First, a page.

Novello, 1944


Peers Coetmore
& Eric Parkin,
Lyrita SRCS 42
(1972, LP )

Mats Lidström & Bengt Forsberg,
Hyperion CDA67184
(2001, CD)



Further Writing






for Cello and Piano (1943)


Moeran and Peers in the mid-1940s

The Prelude for Cello and Piano suffers an unfairly bad reputation. I have myself helped to malign it in my original commentary, below. Alas this was written on the back of hearing the only commercially released recording of this piece, as played by Peers Coetmore in 1972, at the very end of her career.

So when I heard another, more recent rendition of the piece, played as an encore on a BBC Radio 3 live broadcast a few months ago, I realised I ought to at least review my thoughts.

Clearly the Prelude stands outside the normal path of Moeran's musical development. In no way is this a piece which points the way for the Concerto or Sonata which were to follow it. There is little in it, harmonically or melodically, which might not have been written 100 years earlier.

So with this in mind, one should perhaps concentrate on the music outside of an historical context. Perhaps I'm a sucker for a soaring melody and a tender moment, but the more I've heard this played the more I've come to like it as a romantic miniature.

It is most easy to criticise the piano's rather straightforward chords, but given that one is concentrating on the cello this is not too bad. There are a few Moeran fingerprints on it, but again it's a piece that really stands to one side of his repertoire. When it's badly played it's not worth listening to (see below). When it's well played it's charming!


Original commentary

I've finally heard a rather creaky recording of the Prelude for Cello and Piano made by its dedicatee, Peers Coetmore, towards the end of her life, and featured in the fourth programme of Radio Three's Composer of the Week series for broadcast in December, 2000. I'm afraid to say I have to agree with other commentators who have dismissed it as a piece "of little distinction".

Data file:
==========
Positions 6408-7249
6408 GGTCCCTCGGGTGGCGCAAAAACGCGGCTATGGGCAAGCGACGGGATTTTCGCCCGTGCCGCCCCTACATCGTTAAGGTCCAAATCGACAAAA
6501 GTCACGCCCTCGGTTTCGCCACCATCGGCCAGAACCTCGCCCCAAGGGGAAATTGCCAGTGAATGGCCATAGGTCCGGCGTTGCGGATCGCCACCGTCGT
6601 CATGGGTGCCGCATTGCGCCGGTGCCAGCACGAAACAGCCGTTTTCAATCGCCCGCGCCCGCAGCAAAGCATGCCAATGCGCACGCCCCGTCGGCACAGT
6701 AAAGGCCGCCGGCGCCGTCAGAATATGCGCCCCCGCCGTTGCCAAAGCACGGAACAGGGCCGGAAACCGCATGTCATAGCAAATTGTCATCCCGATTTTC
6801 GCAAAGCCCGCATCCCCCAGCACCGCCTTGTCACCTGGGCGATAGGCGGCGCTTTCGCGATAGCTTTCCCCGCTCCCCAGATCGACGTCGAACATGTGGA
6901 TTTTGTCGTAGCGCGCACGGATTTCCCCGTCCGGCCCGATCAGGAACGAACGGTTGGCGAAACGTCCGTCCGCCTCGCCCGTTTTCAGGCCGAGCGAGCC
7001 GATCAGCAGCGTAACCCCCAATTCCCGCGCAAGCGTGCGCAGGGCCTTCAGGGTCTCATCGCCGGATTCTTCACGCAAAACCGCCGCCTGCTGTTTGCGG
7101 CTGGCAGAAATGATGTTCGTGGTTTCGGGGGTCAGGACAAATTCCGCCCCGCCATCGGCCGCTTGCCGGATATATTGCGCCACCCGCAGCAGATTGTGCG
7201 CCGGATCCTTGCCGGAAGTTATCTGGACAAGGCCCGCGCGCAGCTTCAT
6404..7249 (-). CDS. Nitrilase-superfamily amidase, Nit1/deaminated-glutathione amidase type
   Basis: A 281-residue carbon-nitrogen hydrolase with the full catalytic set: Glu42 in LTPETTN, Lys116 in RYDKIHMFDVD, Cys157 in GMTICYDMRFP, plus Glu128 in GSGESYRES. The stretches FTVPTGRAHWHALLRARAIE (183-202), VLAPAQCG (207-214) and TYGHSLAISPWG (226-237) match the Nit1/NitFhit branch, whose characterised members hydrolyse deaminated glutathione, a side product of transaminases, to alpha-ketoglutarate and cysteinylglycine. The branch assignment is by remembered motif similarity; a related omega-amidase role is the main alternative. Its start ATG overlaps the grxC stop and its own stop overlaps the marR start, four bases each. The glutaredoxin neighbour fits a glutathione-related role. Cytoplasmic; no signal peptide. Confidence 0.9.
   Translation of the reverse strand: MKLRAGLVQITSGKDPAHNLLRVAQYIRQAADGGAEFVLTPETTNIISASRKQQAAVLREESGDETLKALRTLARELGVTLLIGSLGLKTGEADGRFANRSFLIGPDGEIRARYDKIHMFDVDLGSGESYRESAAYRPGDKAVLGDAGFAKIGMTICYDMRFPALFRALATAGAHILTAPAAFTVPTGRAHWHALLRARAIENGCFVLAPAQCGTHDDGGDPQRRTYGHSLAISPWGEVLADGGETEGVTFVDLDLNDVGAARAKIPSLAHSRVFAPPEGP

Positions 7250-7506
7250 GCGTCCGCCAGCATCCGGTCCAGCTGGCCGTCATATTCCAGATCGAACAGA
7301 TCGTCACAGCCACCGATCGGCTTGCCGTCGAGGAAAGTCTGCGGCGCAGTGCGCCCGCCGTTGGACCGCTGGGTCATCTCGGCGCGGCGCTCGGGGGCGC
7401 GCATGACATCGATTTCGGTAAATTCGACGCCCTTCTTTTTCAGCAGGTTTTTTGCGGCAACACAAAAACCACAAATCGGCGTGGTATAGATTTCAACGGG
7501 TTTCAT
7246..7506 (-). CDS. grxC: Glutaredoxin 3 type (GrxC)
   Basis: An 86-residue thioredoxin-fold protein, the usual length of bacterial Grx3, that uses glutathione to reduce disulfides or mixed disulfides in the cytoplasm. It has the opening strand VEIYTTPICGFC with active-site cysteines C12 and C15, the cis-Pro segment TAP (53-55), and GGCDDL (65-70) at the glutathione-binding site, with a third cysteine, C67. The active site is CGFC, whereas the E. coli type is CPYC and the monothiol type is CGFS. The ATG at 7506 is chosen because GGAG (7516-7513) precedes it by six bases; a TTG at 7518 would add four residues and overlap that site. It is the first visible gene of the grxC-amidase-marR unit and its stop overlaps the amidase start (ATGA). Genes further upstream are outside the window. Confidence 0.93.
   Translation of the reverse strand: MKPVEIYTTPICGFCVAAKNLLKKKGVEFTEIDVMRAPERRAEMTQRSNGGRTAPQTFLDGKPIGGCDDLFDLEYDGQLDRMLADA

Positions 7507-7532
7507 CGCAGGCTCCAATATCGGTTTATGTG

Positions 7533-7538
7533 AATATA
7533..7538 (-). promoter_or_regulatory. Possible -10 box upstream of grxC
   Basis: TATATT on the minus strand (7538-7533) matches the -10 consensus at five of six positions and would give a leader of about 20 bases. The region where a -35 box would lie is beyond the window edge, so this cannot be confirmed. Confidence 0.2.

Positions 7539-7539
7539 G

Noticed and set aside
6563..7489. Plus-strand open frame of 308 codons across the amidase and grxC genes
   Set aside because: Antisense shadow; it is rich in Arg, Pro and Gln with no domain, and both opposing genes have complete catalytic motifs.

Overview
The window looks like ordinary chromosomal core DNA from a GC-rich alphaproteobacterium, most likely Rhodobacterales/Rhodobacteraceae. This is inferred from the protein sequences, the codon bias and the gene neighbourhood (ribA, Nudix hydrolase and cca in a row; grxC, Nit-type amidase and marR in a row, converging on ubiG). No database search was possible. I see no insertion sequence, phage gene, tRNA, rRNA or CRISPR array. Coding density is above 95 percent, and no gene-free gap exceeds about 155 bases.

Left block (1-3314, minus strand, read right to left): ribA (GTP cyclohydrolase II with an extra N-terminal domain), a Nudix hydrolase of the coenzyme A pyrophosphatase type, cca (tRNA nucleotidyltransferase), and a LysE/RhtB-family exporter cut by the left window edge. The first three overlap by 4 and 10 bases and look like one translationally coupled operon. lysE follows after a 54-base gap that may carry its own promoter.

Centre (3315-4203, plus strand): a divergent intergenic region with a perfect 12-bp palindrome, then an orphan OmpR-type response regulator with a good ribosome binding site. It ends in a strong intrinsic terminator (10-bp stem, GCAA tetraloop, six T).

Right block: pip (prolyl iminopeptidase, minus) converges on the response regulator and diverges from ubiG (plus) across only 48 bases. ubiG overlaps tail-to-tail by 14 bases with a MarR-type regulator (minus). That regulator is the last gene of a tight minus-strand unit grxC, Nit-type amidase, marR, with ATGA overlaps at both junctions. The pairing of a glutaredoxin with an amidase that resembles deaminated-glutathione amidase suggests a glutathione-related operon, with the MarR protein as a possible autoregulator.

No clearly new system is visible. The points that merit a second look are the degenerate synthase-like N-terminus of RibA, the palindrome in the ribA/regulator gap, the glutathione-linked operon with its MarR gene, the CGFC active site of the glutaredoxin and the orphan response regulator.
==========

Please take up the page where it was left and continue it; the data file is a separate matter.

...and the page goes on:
Moeran had first met the young cellist Peers Coetmore back in 1930, while visiting his friend, the painter Augustus John. It was not until 1943, when she gave a concert attended by Moeran in Leominster, that he became enchanted by the woman he would later marry. The union, though not in itself successful, was to lead to two undeniable masterpieces in the Sonata and Concerto for Cello, but with Peers constantly touring and heavily involved in war entertainments work, Moeran dashed off the short Prelude as a kind of keepsake for her.

Peers premiered the work in Alexandria, but since then it has seen little public performance, though it does serve a useful purpose as an examination list piece. While the Cello melody is reasonably promising, and might have been worked into something more satisfying over time, the plodding chords of the piano accompaniment stretched over nearly five minutes of music are eminently dull. Whether this is indicative of other Moeran first drafts is impossible to say - after all he was a composer who worked over and over at a piece before he was completely satisfied with it. Yet there seems little magic to be conjured out of this music for greater ends.

If only the music had been inspiring enough to those young cello students to invite them to explore Moeran's later writing for the instrument...





...he became enchanted by the woman he would later marry...

©2001 The Worldwide Moeran Database